Is the Government Committed to Harnessing Spiralling Care Costs?

Dated:

It may be somewhat reassuring to note that the Government recognises the need to limit exposure of excessive care costs to the elderly. In 2010, the Government paved the way for the establishment of the Dilnot Commission, which was asked to make recommendations on how to achieve an affordable and sustainable funding system for care and support for all adults in England.

Care of the Elderly - Care Home Fees

The Commission’s remit is to examine and provide deliverable recommendations on:
  • How best to meet the costs of care and support as a partnership between individuals and the state
  • How people could choose to protect their assets, especially their homes, against the cost of care
  • How, both now and in the future, public funding for the care and support system can be best used to meet care and support needs, and
  • How any option can be delivered, including an indication of the timescale for implementation, and its impact on local government (and the local government finance system), the NHS, and – if appropriate – financial regulation
One suggestion to reduce such ruinous exposure to care costs was advanced by former Care Services Minister, Paul Burstow. In a report he commented that winter fuel payments could be means-tested to help pay for care fees, resulting in a "fairer social care system". The report reveals that such an allowance could fund most of the £1.7billion cost of implementing reforms of elderly care in England.

The Commission itself has suggested the implementation of a cap on each individual’s care costs at £35,000 over their entire lifetime and argues that such a move would protect people from catastrophic care costs that result in them having to sell their homes.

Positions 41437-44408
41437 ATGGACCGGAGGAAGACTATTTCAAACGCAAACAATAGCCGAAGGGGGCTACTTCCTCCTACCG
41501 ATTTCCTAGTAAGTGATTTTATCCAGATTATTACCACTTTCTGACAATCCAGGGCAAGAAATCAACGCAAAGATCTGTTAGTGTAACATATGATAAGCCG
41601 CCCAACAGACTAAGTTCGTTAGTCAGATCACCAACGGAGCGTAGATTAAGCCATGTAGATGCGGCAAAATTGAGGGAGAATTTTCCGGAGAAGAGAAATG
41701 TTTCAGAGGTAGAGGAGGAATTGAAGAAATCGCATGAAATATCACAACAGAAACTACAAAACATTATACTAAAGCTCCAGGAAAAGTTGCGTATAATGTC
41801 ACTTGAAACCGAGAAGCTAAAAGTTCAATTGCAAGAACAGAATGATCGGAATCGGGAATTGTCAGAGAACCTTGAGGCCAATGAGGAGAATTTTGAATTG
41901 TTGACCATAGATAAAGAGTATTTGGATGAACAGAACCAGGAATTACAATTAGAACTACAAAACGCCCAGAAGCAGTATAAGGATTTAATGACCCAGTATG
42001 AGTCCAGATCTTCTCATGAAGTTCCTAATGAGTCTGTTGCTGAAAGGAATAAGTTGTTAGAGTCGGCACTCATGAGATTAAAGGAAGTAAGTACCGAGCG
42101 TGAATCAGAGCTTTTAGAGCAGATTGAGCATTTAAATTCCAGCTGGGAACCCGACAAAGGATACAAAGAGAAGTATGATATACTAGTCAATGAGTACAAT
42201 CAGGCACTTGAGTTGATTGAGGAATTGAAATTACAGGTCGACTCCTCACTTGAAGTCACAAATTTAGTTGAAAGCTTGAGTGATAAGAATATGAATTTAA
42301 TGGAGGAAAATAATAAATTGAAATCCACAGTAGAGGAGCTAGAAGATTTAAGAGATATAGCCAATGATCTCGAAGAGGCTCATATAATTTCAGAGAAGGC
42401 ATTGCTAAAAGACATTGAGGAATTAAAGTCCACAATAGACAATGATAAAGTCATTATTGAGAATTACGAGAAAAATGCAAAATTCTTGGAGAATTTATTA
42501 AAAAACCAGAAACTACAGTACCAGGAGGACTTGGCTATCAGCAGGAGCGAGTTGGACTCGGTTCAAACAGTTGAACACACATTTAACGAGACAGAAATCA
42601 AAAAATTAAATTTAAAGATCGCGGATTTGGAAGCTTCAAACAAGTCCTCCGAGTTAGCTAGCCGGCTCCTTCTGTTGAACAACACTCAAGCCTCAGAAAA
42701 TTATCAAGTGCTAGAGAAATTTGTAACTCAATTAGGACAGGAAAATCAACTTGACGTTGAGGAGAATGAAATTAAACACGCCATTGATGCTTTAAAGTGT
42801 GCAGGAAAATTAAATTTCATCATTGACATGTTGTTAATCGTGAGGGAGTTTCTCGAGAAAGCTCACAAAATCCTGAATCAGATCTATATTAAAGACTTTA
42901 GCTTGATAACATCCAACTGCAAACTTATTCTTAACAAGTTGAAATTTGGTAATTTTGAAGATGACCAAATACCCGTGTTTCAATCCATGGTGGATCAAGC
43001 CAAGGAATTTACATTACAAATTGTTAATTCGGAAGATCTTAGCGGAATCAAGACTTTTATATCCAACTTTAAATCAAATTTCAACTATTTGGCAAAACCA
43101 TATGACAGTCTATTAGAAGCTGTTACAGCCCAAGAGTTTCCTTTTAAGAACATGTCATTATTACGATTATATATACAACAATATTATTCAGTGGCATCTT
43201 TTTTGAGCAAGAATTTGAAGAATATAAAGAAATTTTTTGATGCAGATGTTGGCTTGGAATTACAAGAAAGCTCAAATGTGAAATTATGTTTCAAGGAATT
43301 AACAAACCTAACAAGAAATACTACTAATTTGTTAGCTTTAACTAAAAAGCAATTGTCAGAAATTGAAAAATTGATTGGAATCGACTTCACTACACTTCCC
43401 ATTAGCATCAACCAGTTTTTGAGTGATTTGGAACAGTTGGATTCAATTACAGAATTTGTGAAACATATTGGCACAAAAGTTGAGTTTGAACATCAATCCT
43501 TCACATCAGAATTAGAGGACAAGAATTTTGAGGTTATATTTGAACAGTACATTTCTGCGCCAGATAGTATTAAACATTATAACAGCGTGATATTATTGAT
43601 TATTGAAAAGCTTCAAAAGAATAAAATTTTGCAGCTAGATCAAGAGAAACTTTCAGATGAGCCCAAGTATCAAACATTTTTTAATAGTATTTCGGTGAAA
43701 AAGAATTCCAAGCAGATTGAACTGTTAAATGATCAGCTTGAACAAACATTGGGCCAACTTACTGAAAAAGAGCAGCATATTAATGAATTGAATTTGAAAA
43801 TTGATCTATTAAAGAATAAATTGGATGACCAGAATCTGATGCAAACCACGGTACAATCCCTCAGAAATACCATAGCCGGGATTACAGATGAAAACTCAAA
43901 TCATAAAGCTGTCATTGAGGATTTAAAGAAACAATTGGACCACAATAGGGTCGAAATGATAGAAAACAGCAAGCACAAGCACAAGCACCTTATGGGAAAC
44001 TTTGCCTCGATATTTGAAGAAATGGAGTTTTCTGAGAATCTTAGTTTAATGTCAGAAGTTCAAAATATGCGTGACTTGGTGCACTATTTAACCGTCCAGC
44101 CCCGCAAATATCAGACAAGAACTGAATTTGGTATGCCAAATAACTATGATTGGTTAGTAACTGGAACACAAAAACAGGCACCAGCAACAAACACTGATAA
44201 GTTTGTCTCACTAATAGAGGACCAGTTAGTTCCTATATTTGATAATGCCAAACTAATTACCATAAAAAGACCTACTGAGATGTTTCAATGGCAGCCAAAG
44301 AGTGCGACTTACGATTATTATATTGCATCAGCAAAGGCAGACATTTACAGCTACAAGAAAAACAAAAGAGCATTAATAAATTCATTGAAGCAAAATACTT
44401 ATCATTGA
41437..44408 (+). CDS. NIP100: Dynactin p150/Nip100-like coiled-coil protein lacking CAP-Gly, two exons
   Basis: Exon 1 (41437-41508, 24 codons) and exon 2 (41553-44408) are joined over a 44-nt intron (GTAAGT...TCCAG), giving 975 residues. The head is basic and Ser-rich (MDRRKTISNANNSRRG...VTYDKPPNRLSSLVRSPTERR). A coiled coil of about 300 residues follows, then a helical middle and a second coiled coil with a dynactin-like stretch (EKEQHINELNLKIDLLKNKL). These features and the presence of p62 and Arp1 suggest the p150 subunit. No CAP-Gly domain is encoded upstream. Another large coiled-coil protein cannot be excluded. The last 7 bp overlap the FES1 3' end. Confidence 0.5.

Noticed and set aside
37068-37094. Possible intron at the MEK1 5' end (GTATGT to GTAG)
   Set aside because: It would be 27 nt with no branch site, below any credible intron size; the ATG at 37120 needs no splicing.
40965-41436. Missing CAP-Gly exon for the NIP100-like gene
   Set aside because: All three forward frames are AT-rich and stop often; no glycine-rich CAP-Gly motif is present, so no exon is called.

On the whole, Government Ministers have taken a seemingly more cautious approach - a cap was the "right basis" for change but they needed to look at other cheaper options. On a positive note, if the introduction of a cap is refuted, can we expect to see some form of genuine and viable counter-proposal?

Mr Burstow suggests that the cap on the amount people should pay towards social care costs could be set at £60,000, rather than the £35,000 recommended by the Commission. However the amount of assets people could hold would rise to £100,000, a figure which currently rests at around £23,250 – so some compromise may well be on the cards.

Mr Burstow, said: "Social care isn't free, but it could be a lot fairer for those who have worked hard all their lives. By concentrating the winter fuel payment on those eligible for pension credit, we can pay for a cap on care costs."

The difficulty in granting eligibility for the winter fuel payment only to those eligible for pension credit would result in a possible 100,000 elderly people losing their current entitlement to the allowance in order to pay for the introduction of the proposed cap. As with the introduction of any new public initiative, something has to give.

Michelle Mitchell of Age UK summarised the conundrum stating that introducing a cap on social care costs would "lift one of the great fears of becoming older" but she urged caution over taking away other benefits from the elderly.

Capping care costs for an individual in care is undoubtedly an innovative concept from which the elderly and their loved ones would benefit, but the key question is how to fund it sensibly given the current financial difficulties facing the UK as a whole in the current climate.

We can only hope that the Government will press forward to determine how best this can be achieved. In the absence of full funding for care fees from the NHS which will only be granted under certain circumstances, to date this proposal appears to stand alone as a means to ensure people do not have to sell their homes to pay for care.

At Simpson Millar LLP Solicitors, we fight for individuals who should have their fees met by the NHS. Get in touch with our team of professionals who can advise you as to the possibility of securing full NHS funding for your or a loved one’s care costs.

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